I breastfed my first until her 2nd birthday (of course at that point it was just a bedtime ritual) and I stopped with my second the other day (16 months). I absolutely adored nursing. I am going to miss it.

    I completely agree with you about the expectations we set for ourselves. Breastfeeding was/is so important to me but it was a lot of stress, especially when I went back to work full-time. I could see it in my friend’s and family’s eyes that they thought I was crazy everytime I started freaking out that I had only pumped 6 ounces during the amount of time that the baby had consumed 8. I was so worried that I was going to run out of milk and have to supplement. This went on for months (10 to be exact) until I finally broke down and started supplementing. To my surprise, the world didn’t end. But, oh, was it hard.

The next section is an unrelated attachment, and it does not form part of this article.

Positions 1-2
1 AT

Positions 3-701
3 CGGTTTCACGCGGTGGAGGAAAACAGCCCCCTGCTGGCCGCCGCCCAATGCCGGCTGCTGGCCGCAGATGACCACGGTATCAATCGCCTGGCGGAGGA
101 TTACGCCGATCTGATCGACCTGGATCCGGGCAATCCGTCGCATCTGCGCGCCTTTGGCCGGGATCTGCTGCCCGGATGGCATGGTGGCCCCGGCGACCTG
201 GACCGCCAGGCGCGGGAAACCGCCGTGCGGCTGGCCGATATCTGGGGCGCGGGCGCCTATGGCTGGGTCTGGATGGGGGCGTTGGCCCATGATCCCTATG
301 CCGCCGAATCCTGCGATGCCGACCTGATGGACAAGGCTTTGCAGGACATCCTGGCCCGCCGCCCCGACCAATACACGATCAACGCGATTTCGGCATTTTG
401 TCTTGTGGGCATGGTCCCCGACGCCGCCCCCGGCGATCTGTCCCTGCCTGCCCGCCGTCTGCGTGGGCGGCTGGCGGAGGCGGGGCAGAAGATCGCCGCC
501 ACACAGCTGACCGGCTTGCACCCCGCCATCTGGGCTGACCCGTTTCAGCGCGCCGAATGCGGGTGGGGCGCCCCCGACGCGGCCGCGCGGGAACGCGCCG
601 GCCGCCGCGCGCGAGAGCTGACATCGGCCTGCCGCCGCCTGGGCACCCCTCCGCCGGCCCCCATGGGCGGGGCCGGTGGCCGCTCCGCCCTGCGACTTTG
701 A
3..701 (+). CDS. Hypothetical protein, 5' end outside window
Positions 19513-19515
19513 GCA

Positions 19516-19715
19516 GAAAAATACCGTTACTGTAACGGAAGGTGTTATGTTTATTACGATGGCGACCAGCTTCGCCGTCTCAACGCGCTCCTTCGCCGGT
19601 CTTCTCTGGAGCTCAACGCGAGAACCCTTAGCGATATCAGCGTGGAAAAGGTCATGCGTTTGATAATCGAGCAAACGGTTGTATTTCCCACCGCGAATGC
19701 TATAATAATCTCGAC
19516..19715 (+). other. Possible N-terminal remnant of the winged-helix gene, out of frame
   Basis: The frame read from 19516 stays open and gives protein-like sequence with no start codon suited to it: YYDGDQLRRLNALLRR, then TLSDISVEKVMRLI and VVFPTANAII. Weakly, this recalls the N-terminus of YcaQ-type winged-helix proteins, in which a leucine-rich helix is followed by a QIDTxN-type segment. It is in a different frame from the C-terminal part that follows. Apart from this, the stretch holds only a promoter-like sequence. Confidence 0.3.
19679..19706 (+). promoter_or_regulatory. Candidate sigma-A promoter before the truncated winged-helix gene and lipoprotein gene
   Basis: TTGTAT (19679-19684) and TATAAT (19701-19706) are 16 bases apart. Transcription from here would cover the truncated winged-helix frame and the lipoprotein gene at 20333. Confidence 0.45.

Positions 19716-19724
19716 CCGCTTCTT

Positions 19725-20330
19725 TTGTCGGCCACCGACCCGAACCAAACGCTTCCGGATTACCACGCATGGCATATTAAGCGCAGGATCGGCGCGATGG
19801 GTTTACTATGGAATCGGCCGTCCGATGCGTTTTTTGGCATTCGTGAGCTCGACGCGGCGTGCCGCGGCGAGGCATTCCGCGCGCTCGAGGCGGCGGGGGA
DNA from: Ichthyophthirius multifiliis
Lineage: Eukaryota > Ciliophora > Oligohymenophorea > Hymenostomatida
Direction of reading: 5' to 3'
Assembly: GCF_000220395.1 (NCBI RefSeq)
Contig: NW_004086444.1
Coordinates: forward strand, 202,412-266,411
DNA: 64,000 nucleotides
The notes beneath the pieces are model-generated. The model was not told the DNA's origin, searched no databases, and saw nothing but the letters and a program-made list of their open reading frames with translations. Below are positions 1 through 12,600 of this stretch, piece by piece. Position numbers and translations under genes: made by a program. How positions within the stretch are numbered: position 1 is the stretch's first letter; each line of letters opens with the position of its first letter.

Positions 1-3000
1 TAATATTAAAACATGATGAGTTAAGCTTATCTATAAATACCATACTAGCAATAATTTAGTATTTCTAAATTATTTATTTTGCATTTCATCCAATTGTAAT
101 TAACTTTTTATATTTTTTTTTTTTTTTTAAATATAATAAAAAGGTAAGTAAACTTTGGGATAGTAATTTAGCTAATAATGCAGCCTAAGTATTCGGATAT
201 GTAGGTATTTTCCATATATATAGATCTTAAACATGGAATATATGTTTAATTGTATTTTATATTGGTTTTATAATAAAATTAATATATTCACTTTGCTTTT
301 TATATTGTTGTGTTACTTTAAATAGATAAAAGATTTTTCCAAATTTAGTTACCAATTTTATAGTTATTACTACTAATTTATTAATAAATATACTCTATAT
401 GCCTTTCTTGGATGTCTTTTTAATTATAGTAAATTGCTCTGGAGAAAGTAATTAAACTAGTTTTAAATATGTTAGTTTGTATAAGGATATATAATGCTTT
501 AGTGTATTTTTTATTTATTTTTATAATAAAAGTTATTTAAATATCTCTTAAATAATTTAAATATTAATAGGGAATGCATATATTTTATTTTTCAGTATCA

• I’m not exactly sure why I have such an awful time nursing. I think it’s just my sensitive skin. Bother. As frustrating as it can be, when it’s good I really enjoy it. I am amazed that I can nourish my babies through my milk. It’s a very spiritual experience for me. But when it’s bad? I dread it.

      I really empathize with women who return to work full-time while breastfeeding. I went back to school when my oldest was 2 weeks old and it was so hard. Like you, I fought supplementing but it came to a point when I had to. I just could not get enough milk out while pumping!

      Really, though, I encourage most women to at least give nursing a go. I think it’s an important thing to try. Unless, of course, they can’t and then I just stick my foot in my mouth. I think I do that far too often.

  12. I had no clue that any of this was a problem until my oldest was born. I remember a few sessions where he would scream because he had trouble latching on and she would cry because it would hurt.

    I didn’t know what to do with myself and eventually found that spending time in the other room worked really well.

    The wife didn’t want me pacing back and forth and I couldn’t sit still and do nothing. Thankfully the two of them resolved their differences but it took a little bit of time.